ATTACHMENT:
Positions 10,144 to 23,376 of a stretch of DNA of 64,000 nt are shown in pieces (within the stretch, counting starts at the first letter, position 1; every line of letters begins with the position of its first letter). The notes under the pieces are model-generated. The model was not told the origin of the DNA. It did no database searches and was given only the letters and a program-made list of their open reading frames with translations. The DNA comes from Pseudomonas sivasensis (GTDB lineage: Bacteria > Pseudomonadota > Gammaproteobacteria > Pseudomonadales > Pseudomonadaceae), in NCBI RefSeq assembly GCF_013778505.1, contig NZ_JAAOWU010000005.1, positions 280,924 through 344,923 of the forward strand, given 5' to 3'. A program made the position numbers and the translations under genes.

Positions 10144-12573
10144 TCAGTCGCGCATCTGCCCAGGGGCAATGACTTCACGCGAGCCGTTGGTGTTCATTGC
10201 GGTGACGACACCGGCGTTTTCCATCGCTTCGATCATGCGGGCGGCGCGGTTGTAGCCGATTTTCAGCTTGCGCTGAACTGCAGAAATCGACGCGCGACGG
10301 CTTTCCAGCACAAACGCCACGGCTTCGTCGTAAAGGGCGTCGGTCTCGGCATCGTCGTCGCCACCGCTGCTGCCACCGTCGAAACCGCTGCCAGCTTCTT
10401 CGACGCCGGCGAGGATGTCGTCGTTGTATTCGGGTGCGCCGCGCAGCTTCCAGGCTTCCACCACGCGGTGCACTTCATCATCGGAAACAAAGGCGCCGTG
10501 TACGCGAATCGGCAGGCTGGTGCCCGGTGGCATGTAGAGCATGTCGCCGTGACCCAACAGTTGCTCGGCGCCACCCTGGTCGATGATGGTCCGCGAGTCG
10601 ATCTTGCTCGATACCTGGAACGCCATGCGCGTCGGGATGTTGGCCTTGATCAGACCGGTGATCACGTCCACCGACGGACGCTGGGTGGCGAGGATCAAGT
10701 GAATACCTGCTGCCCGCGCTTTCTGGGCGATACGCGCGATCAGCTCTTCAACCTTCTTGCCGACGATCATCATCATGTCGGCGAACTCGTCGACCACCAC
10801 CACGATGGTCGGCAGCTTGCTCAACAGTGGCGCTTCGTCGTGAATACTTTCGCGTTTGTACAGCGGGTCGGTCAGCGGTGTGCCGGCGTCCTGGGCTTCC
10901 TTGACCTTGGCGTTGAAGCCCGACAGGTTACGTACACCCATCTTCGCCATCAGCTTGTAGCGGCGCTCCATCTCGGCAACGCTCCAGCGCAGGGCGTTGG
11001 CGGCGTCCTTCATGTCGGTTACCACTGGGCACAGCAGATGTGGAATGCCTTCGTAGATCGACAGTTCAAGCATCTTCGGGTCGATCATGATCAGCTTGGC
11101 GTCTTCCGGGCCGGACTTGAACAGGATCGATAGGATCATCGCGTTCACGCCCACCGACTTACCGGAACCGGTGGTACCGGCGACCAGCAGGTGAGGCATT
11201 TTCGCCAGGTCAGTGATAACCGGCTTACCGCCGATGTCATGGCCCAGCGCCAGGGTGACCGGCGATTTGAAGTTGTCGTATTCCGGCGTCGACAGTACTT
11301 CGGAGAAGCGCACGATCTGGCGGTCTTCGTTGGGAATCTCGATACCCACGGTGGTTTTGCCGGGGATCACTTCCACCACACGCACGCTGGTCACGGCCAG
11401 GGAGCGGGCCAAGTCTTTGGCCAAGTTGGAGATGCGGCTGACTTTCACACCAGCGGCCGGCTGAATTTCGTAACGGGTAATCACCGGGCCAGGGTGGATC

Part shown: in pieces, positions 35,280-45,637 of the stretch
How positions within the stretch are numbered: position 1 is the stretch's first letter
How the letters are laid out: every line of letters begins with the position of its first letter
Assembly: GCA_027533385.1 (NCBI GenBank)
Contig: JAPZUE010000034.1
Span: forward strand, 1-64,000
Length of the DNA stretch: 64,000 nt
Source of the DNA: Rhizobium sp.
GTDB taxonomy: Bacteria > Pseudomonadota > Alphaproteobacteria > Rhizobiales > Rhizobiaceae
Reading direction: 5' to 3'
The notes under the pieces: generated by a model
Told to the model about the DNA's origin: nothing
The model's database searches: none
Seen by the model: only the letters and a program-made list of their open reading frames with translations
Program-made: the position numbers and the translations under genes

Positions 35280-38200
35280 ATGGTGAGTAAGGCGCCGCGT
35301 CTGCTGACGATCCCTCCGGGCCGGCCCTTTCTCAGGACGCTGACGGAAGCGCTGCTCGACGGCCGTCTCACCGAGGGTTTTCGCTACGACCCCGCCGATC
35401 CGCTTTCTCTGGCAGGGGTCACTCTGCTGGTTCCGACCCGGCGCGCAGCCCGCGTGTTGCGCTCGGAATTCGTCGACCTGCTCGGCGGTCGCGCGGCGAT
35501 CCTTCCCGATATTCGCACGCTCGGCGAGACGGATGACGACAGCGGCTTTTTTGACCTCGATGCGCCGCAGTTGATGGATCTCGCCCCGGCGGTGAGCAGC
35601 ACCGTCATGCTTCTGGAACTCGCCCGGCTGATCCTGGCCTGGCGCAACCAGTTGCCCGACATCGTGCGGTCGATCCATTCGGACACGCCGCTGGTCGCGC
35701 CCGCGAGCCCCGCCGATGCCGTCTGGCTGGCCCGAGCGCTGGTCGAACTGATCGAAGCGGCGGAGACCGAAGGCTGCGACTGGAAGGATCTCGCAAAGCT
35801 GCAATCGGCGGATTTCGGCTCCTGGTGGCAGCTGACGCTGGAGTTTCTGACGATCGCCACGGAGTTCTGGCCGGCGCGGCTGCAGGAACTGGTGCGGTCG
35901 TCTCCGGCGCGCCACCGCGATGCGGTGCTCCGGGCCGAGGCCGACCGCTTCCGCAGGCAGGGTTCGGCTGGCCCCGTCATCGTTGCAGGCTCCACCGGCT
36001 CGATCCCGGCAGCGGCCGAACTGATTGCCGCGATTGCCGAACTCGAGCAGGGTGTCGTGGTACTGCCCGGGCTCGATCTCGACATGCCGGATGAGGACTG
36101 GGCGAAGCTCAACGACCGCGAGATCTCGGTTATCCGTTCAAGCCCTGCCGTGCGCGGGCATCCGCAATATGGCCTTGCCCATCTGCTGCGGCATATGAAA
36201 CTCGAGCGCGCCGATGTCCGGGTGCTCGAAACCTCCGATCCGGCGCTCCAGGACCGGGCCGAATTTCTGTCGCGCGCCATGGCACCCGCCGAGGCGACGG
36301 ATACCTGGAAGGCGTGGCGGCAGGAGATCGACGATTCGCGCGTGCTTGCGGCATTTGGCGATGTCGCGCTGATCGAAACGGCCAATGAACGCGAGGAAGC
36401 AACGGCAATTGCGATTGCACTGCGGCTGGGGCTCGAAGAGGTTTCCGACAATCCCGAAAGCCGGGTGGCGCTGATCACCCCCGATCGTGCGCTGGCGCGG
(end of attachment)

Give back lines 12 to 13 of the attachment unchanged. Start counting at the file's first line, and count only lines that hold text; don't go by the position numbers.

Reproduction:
11001 CGGCGTCCTTCATGTCGGTTACCACTGGGCACAGCAGATGTGGAATGCCTTCGTAGATCGACAGTTCAAGCATCTTCGGGTCGATCATGATCAGCTTGGC
11101 GTCTTCCGGGCCGGACTTGAACAGGATCGATAGGATCATCGCGTTCACGCCCACCGACTTACCGGAACCGGTGGTACCGGCGACCAGCAGGTGAGGCATT